Now, with China set for a final review of the completed project later this month, scientists say they’ve already used the telescope to detect a notoriously strange radio signal beaming through space.
Every once in a while, radio telescopes on Earth detect powerful signals from unknown sources.
These Fast Radio Bursts (FRBs for short) are often singular flashes, but a few of them have been observed repeating at seemingly random intervals.
One particular signal, known as FRB 121102, is notorious for popping up again and again, and China’s shiny new telescope heard it loud and clear.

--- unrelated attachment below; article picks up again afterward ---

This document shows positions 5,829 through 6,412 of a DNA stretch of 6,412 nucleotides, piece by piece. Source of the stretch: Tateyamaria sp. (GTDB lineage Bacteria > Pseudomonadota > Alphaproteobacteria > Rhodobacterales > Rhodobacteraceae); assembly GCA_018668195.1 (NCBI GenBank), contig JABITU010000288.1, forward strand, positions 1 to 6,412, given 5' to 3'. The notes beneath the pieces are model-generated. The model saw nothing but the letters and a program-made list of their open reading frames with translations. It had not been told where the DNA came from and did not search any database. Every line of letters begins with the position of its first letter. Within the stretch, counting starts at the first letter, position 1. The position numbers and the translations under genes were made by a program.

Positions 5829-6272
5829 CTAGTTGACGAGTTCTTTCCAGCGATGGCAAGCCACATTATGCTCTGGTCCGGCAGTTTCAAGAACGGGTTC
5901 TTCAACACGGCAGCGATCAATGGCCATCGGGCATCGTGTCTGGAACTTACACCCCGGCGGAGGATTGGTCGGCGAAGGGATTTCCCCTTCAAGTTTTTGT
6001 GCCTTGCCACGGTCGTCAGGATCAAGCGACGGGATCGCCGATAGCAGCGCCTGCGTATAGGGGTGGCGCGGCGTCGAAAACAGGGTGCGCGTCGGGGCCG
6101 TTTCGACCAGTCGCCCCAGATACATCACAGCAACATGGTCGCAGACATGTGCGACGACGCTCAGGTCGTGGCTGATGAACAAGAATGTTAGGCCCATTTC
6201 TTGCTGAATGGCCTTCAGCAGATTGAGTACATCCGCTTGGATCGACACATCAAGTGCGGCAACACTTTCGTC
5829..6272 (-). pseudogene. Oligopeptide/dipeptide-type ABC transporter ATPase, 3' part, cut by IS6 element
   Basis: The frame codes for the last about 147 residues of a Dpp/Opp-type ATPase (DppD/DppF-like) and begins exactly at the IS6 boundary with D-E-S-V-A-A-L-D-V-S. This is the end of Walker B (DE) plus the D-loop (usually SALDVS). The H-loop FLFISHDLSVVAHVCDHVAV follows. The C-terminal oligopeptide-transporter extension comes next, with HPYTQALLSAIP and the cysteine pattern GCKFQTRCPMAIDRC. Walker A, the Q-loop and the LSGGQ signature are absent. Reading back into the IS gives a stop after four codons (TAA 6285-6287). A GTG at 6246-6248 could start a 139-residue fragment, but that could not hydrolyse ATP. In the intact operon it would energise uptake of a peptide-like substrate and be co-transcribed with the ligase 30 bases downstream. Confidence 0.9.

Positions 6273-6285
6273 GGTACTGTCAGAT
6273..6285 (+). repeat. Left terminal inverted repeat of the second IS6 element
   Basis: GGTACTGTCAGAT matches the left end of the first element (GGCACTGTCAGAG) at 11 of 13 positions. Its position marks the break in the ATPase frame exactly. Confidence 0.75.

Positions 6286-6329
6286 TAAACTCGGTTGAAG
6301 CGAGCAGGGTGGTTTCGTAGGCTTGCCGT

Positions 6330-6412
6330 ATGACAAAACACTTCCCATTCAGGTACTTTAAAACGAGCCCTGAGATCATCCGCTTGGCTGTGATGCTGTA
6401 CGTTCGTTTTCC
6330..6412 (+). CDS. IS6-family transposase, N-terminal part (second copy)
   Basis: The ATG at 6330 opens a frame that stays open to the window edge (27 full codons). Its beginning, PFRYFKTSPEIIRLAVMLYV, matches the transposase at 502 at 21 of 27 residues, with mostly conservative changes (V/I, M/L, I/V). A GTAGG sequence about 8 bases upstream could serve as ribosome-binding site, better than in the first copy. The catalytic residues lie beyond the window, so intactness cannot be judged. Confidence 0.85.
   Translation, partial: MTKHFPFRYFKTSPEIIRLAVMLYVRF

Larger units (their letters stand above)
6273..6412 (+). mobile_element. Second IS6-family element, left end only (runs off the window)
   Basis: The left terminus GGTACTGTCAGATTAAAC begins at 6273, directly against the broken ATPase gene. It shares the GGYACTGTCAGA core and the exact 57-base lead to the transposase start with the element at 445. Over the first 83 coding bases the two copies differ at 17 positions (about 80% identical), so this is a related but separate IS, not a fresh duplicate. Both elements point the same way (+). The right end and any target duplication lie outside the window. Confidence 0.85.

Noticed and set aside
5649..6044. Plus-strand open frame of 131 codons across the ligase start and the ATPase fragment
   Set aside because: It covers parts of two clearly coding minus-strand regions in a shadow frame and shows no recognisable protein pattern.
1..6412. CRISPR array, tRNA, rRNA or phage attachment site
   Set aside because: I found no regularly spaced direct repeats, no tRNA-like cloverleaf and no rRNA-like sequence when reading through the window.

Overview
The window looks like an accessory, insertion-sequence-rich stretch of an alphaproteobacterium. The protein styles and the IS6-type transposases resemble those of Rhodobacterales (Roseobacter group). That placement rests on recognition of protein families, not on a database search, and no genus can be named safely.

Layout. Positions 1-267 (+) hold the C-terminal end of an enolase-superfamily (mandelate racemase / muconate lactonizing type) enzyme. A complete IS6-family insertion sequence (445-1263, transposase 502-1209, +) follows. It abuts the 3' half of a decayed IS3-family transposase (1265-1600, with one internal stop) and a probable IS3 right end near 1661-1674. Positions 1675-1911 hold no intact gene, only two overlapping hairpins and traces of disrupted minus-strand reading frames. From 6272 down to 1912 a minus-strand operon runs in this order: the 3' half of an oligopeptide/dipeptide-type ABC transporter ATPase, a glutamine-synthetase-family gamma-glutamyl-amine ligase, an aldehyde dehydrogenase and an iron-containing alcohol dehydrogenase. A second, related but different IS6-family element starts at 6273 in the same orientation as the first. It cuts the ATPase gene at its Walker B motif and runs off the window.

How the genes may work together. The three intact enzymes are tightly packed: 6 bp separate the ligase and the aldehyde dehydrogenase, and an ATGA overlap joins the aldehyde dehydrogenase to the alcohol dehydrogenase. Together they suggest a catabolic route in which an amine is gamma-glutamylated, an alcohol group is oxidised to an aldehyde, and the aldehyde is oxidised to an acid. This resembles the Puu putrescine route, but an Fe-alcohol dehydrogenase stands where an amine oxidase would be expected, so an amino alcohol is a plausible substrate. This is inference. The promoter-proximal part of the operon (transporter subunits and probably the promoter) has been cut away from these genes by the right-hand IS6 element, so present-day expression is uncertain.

The science team using FAST detected FRB 121102’s telltale signals on August 29th, hearing “more than a few dozen bursts” of the signal.
This particular event was especially significant because no other telescope on Earth has ever detected so many repetitions of the signal in such a short period of time, suggesting that the incredible power of China’s new telescope could help unlock the signal’s secrets.
Going forward, FAST will have its hands full, with researchers hoping to use it in the ongoing search for distant pulsars, elements like hydrogen, and of course additional Fast Radio Bursts.